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TCP/IP Internetworking Protocols Instructor: Wu-chang Feng TCP/IP Internetworking Protocols Instructor: Wu-chang Feng

Current events • Willamette Week 9/22/2004 Current events • Willamette Week 9/22/2004

What’s going on? • I’ve been raided • This course being offered as – What’s going on? • I’ve been raided • This course being offered as – OGI CSE 524 – PSU CS 510 (OG 2) • What does this mean for you and your degree? – Questions about OGI/OHSU. • Dick Fairley – Questions about Portland State. • Cindy Brown

Goals of course • Introductory course on Internet protocols – Higher-level design decisions and Goals of course • Introductory course on Internet protocols – Higher-level design decisions and their impact – Encyclopedia of essential Internet protocols and algorithms • Those with a working knowledge of Internet protocols should skip this quarter and go directly to… – CS 610: Advanced Topics in Networking (Winter 2005) Singh & Feng

Syllabus • http: //www. cse. ogi. edu/class/cse 524/ • Office hours – Wednesdays, 6: Syllabus • http: //www. cse. ogi. edu/class/cse 524/ • Office hours – Wednesdays, 6: 30 pm-8: 30 pm FAB 115 – Look for my cubicle • TA and TA office hours: TBD • Required book – Kurose/Ross, “Computer Networking: A Top. Down Approach Featuring the Internet”, 2 nd ed.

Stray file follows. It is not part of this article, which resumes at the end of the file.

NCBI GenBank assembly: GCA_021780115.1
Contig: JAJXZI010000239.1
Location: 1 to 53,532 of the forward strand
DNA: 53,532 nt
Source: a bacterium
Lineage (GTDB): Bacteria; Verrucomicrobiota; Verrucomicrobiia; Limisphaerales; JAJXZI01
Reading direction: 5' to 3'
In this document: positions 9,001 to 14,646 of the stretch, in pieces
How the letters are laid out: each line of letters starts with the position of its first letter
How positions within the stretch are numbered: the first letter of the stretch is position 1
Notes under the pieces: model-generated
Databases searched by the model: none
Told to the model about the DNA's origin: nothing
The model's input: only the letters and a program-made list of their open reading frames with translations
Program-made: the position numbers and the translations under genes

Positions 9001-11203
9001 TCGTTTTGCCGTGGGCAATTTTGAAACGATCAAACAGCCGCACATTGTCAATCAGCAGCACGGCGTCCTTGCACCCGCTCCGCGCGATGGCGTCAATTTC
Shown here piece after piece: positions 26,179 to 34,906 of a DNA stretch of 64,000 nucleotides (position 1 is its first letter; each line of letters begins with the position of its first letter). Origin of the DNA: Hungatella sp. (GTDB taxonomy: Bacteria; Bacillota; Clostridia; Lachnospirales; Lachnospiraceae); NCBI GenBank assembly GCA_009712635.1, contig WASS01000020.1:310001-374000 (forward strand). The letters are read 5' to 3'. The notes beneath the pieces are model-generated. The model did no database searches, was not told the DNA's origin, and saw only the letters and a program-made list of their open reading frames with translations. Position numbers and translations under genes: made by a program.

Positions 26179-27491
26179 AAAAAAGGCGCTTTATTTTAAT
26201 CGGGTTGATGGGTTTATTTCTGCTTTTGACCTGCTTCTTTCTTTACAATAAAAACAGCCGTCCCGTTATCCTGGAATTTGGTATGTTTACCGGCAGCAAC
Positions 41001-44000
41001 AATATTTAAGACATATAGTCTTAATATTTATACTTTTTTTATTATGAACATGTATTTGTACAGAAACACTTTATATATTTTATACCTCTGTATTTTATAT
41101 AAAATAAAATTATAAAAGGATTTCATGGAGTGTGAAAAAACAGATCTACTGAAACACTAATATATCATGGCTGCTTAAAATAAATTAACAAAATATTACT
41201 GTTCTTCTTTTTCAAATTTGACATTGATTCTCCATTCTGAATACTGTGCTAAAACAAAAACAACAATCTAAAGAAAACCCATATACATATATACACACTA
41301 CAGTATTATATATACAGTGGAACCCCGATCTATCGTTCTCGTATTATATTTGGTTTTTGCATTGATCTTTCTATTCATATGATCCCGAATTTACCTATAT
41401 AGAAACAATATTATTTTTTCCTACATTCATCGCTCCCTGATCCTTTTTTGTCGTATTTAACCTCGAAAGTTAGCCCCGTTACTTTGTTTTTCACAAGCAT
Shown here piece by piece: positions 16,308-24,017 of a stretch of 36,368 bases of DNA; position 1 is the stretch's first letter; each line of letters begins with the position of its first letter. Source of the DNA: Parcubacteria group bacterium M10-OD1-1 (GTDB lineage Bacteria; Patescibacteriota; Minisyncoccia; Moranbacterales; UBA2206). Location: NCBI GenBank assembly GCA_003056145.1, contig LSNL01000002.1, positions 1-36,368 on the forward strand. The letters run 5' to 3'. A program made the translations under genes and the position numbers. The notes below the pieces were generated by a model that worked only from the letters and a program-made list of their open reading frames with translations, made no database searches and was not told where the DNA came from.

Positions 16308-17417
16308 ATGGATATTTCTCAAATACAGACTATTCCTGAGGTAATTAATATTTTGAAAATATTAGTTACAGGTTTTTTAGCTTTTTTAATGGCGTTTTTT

Programming project • Implement a useful network protocol – Can use any available SDK Programming project • Implement a useful network protocol – Can use any available SDK – Protocol should be accompanied with a specification (a. la. RFCs) – Example protocols • Application: P 2 P, IRC, IM, On-line games, Overlay network, On-line photo album • Transport: Extending TCP, SCTP, UDP or writing your own • Network: Extending IP, ICMP, Routing – Deliverables • • Soft and hard copies of code Demo and code walkthrough with TA/instructor Wednesday 12/8/2004 5: 30 -7: 30 pm Thursday 12/9/2004 5: 30 -7: 30 pm

Outline of course • Internet architecture, history, future (Chapter 1) • Application layer (Chapter Outline of course • Internet architecture, history, future (Chapter 1) • Application layer (Chapter 2) • Transport layer (Chapter 3) • Network layer (Chapter 4) • Physical, data-link layers (Chapter 5)